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5.0 out of 5 stars Brilliant..insightful, witty, 14 July 2014
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This review is from: Things I Didn't Know (Paperback)
Brilliant..insightful, witty, the autobiography of the 20th century's greatest art critic..unmissable
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6 of 15 people found the following review helpful
5.0 out of 5 stars a stimulating memoir, 26 Mar. 2008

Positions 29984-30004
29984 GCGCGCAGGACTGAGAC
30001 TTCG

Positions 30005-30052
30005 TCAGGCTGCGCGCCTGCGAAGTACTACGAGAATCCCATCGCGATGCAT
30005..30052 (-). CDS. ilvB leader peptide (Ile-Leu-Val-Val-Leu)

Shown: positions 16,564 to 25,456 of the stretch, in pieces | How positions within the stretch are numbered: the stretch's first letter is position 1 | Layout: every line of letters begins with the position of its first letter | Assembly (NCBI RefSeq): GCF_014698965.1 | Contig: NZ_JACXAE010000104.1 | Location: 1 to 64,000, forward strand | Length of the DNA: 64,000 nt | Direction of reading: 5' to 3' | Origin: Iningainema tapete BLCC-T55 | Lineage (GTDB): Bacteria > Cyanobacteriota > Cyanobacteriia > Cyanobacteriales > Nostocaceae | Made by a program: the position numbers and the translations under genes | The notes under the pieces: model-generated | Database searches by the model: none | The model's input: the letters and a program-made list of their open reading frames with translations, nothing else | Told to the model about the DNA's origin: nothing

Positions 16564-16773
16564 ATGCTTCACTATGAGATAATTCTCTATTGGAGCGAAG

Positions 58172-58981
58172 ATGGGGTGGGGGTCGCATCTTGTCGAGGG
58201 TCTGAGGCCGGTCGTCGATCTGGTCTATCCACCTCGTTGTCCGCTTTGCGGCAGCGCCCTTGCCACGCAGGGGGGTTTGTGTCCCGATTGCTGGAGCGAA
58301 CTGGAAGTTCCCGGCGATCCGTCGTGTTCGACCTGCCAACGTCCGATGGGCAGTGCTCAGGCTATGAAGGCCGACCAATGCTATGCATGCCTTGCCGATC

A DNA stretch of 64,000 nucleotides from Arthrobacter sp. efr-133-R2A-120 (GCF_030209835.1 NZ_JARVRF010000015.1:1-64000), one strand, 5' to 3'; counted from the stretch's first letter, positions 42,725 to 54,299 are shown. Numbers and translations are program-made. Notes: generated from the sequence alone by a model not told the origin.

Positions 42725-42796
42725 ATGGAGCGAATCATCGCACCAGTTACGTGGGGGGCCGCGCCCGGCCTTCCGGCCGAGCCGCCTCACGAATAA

This review is from: Things I Didn't Know (Paperback)
a grumble thru the antipodean childhood, 60s london..italian art..
by a survivor...you can hear his voice in the writing..
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6 of 18 people found the following review helpful
1.0 out of 5 stars Congealed fat? Tell us about it, Bob, 20 Aug. 2012
This review is from: Things I Didn't Know (Paperback)